For an American, it probably would be a really hard Jeopardy question, but in Argentina, pretty much anyone you stop can answer this: Who is the judge in New York at the center of Argentina's default crisis?
Pablo de Luca, a systems engineer walking along a downtown Buenos Aires street recently responded easily: Judge Thomas P. Griesa.
"Griesa is an enemy for us," he says.
Georgina Segui, an office secretary stopped while she was doing errands, also knew the answer.
"We are constantly bombarded on TV with the name Griesa, Griesa, Griesa," she said.
One of the main people doing the "bombarding" is Argentina's President Cristina Fernandez.
"No financial vulture nor judicial raptor is going to extort money from this president," she said in her most recent speech.
In Argentina, posters with his image, with a vulture on his back, have been pasted up along the streets. There also have been endless articles about the judge, whose office declined to speak with NPR.
The Argentine media constantly cite a little-known U.S. website called The Robing Room, where lawyers give anonymous reviews of the judges they appear before. Griesa's weren't exactly complimentary to begin with, and since the Argentina case exploded into the headlines, others have written in, excoriating him for his rulings. In Argentina, the comments have been taken as evidence that he is unfit for the job.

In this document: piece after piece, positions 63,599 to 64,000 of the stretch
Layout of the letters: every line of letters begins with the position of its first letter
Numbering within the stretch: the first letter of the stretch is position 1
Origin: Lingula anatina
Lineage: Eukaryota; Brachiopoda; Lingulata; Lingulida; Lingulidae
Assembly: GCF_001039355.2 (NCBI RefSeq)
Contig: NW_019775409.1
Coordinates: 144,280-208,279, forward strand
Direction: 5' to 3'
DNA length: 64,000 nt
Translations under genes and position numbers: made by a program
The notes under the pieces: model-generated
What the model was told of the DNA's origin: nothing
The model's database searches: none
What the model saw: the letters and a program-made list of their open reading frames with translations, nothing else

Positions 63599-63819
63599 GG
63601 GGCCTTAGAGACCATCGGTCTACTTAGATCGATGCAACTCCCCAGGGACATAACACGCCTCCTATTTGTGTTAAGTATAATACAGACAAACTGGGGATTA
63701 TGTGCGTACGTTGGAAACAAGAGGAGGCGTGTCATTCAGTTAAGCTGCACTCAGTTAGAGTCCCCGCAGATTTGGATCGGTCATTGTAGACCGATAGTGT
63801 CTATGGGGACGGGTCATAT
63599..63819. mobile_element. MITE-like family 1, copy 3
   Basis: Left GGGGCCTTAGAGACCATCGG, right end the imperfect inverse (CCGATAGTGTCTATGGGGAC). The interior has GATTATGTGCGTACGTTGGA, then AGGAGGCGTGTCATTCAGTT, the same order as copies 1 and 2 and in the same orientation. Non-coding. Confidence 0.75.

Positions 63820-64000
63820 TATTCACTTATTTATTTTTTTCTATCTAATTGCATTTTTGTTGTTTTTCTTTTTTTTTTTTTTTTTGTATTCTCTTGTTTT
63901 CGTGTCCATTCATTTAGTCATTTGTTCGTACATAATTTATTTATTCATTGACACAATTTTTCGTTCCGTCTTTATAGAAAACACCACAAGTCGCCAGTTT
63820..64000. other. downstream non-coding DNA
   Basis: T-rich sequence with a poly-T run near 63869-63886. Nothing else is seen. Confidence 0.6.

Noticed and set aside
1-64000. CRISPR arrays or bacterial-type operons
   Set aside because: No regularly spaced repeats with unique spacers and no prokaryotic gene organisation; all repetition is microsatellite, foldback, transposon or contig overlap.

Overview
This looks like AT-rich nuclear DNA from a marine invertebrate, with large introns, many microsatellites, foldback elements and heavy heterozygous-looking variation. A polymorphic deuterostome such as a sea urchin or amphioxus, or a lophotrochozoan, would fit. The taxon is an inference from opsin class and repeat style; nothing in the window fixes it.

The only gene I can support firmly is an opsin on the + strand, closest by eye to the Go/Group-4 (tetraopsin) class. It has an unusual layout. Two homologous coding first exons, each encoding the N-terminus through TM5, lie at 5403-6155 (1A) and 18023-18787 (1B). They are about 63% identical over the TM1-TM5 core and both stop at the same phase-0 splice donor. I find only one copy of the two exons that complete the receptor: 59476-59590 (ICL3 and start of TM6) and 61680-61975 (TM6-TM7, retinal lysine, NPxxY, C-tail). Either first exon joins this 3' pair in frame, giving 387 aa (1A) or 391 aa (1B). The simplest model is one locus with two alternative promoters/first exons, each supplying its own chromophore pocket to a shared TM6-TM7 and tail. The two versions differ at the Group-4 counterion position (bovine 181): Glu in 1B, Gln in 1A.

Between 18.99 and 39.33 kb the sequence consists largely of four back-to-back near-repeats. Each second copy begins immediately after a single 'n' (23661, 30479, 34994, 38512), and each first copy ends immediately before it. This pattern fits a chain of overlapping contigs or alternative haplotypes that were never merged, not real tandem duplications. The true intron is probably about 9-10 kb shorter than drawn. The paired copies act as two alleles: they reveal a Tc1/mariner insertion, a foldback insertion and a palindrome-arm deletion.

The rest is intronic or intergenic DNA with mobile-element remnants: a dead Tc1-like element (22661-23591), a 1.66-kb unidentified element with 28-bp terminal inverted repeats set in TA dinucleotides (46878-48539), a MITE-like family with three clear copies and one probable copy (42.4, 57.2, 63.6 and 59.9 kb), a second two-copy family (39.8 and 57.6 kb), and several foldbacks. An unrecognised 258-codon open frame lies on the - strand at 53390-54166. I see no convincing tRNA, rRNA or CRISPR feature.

"These things happen, and all of a sudden these people become household names," says Alan Cibils, the chair of the political economy department at the National University of General Sarmiento in Buenos Aires.
In many ways, rightly or wrongly, Cibils says, Griesa has become a symbol in Argentina of all the problems of the international financial system. He notes that whatever you think of Griesa's position, his rulings were supported by the U.S. appeals court, and the Supreme Court refused to hear Argentina's case.
So this is the backstory to the unlikely infamy of a federal judge in his 80s who reportedly plays the harpsichord: Argentina defaulted on its debt in 2001, essentially declaring bankruptcy and saying it couldn't pay its creditors. At the time, Ciblis says, so-called vulture hedge funds swooped in and bought Argentina's bonds — some of which were issued in New York — for pennies on the dollar.
"These guys really are bottom feeders: They go out there, they buy bonds of countries as they are about to default or after they've defaulted, and then cash in — or litigate to cash in — on the full amount," says Ciblis.
Griesa's ruling supporting their claims has had far-reaching effects: Some countries, including Mexico, have changed the language in new bond contracts to make it harder for vulture funds to target them — and according to Ciblis, developing nations are less likely to issue their bonds in New York, where they might be vulnerable to one judge's opinions.